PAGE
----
Last week, we talked about podcasts that can keep you company on long summer road trips. On this week’s radio segment, we turn our attention to music. You can listen here, or read on… You already know where to find the big hits. If it’s Beyonce or Justin Timberlake you need, you’ll have no trouble finding it. Let’s focus instead on some off-the-beaten-track stuff that may not have hit your radar. (Regular CultureSonar readers, however, will know how much we love these bands, and can’t stop talking about them…)
Let’s start – and bear with us here – with, yes, The Monkees. Like cats, the Monkees have had multiple lives. The Pre-Fab Four started in the 60’s with a hit TV series. They were actors hired to play musicians, but they turned out to be pretty good singers, writers and players in their own right. A new generation discovered them in the 80’s when MTV re-ran the series more-or-less non-stop. That’s when a whole bunch of future rock stars, and this is important here, fell in love with them. Now, to celebrate their 50th anniversary, they’ve released a startlingly good album, Good Times!. Only 3 of the 4 are left, since Davy Jones passed, but they are in fine form. Many of the songs were written by indie rock royalty from bands like XTC, Wilco, Weezer and Oasis. “Me and Magdalena,” for example, came from Ben Gibbard of Death Cab for Cutie. It’s a mature, melancholy tune delivered beautifully by Michael Nesmith.
The other songs are equally sophisticated, even if most have the sunny bounciness you expect from the band. It’s a perfect pop-rock companion for when you’re rollin’ down the highway. Speaking of ’60s pop, The Jackson 5’s “I Want You Back” is one of the irresistibly great pop tunes of the Motown era. It’s got everything: monster hooks, insane musicianship, great Michael Jackson vocal, tight-and-clever lyrics. With the definitive version already committed to wax, re-interpreting the tune takes guts and chops. Enter Lake Street Dive.
The band, now based in Brooklyn, formed in 2004 when its founding members met at the New England Conservatory of Music in Boston. In the 12 years since they’ve become almost an overnight sensation. Their latest record, Side Pony, is probably their best. It’s got the hooks, sultry vocals, tight playing and clever arrangements the band’s fans love so much. They also wear their influences on their sleeves. You can practically see the disco ball in “Call Off Your Dogs.” Seriously, try not to tap your feet.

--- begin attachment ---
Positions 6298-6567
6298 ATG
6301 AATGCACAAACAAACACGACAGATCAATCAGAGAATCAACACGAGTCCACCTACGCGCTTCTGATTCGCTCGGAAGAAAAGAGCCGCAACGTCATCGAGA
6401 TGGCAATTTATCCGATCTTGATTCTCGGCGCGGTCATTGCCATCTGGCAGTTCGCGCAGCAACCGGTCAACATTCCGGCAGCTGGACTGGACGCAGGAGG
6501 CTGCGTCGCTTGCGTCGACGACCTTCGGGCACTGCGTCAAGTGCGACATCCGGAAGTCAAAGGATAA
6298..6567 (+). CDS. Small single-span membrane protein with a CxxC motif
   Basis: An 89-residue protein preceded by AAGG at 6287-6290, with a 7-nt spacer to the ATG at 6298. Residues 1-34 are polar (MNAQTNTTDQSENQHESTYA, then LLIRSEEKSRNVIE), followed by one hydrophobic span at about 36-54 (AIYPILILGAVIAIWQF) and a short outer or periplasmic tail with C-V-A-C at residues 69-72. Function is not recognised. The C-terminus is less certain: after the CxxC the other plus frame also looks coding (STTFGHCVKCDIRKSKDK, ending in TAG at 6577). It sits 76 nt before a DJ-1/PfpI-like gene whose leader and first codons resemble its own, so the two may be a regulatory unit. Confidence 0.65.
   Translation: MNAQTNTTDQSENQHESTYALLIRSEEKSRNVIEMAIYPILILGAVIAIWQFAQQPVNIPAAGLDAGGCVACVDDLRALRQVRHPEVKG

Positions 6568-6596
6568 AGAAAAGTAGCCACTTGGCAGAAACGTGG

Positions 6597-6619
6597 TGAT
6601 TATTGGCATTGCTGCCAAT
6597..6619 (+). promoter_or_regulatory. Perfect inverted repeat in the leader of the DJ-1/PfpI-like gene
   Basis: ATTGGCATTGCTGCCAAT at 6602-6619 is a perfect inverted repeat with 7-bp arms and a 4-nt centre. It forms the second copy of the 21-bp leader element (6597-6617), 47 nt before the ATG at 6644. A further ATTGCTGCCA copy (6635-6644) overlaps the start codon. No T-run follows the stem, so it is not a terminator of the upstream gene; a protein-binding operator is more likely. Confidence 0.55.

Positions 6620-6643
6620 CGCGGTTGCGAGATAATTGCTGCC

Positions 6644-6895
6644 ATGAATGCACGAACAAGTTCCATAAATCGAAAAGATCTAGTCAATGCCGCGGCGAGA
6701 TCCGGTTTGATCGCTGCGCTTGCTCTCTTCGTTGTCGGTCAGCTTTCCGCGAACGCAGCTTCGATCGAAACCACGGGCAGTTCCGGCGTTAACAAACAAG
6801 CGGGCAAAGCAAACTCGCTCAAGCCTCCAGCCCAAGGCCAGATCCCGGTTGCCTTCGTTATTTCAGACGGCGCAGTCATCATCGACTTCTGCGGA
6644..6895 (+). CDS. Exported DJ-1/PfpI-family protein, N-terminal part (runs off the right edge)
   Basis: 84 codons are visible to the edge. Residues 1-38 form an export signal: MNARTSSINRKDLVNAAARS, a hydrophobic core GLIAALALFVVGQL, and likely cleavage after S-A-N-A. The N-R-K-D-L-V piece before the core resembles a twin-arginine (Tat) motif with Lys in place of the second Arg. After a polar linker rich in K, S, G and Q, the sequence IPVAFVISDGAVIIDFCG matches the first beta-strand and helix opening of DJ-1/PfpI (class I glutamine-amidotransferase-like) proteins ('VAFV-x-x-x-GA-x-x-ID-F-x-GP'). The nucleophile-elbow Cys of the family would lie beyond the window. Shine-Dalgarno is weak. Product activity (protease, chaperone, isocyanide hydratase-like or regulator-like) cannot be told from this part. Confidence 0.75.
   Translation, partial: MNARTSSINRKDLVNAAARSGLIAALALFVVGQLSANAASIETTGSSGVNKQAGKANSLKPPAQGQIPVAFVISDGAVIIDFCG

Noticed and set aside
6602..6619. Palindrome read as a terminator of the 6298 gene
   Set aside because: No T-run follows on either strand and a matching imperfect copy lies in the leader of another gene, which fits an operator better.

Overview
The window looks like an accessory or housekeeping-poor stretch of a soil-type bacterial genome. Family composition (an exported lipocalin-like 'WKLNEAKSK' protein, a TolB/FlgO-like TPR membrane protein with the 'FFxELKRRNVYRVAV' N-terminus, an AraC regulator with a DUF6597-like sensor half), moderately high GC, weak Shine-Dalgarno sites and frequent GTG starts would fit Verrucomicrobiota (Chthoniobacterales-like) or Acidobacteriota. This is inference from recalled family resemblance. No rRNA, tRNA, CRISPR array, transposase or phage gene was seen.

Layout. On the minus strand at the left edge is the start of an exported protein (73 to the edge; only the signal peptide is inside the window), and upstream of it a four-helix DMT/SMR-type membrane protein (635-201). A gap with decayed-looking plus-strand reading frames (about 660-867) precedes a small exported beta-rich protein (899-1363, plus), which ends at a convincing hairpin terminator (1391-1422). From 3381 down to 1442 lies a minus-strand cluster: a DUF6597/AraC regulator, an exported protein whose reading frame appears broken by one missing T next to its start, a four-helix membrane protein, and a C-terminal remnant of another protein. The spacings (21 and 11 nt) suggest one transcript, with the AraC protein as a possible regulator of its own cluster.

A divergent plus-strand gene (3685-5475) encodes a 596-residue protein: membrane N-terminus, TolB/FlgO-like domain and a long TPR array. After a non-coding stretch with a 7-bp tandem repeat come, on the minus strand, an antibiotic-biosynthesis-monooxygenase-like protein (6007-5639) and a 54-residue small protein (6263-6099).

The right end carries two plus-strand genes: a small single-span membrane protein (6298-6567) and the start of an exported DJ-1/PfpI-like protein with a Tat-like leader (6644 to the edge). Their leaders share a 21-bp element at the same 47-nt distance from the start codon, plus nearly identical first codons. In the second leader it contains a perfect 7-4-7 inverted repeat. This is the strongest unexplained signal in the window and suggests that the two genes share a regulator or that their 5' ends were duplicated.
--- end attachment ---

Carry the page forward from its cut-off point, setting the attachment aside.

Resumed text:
If you like super-tight funksters like Earth, Wind & Fire and Tower of Power, with a big dash of jazz thrown in, you’re gonna dig Snarky Puppy. This is one crazy cool band. It’s really a collective of about 40 different musicians presided over by Grammy Award-winning bassist, composer and producer Michael League. Everybody in the band is just a killer player. They have to be, since they record most of their music live in the studio. It’s a hire-wire act, but it keeps things fresh. Check ‘em out on YouTube to get the full sense of their really-wide range, but here’s a taste, from the track “Sleeper.”
Heading in an entirely different direction, you might want to check out the new record from that well-known country artist… Cyndi Lauper. We really shouldn’t be surprised. Over the years, Cyndi has dipped into a bunch of musical genres. She won a Grammy for Memphis Blues and a Tony for the music for Kinky Boots. She’s dabbled in everything from reggae to folk, and now comes her plunge into the country music genre with the new album, Detour. This is no Carrie Underwood or Miranda Lambert retread: Detour finds Lauper covering true classics from Patsy Cline to Ray Price to Loretta Lynn. She’s joined on the project by Emmylou Harris, Alison Krauss, Jewel, Vince Gill and Willie Nelson. Yeah. It’s that kinda “country.”
Speaking of country, let’s visit its cousin, bluegrass, but with a BIG twist. Fans of the FX series Justified already know its theme song by Gangstagrass, which mashes up bluegrass and hip hop. That might seem kinda weird at first glance, but it totally works. Rappalachia, for instance, must be the best mash-up album title ever. Gangstagrass mixes two very authentic and surprisingly compatible American musical styles. They’re each anchored by a solid beat (like a beatbox, washtub or footstomp), a simple song structure, and true stories of hard living. Running from the law is common in both genres. So are infidelity and guns. Really, they fit together surprisingly well.
So if you wanna build a pretty eclectic summer playlist, these artists might be a good place to start.
Photo Credit: Image of VW bus courtesy of Pixabay.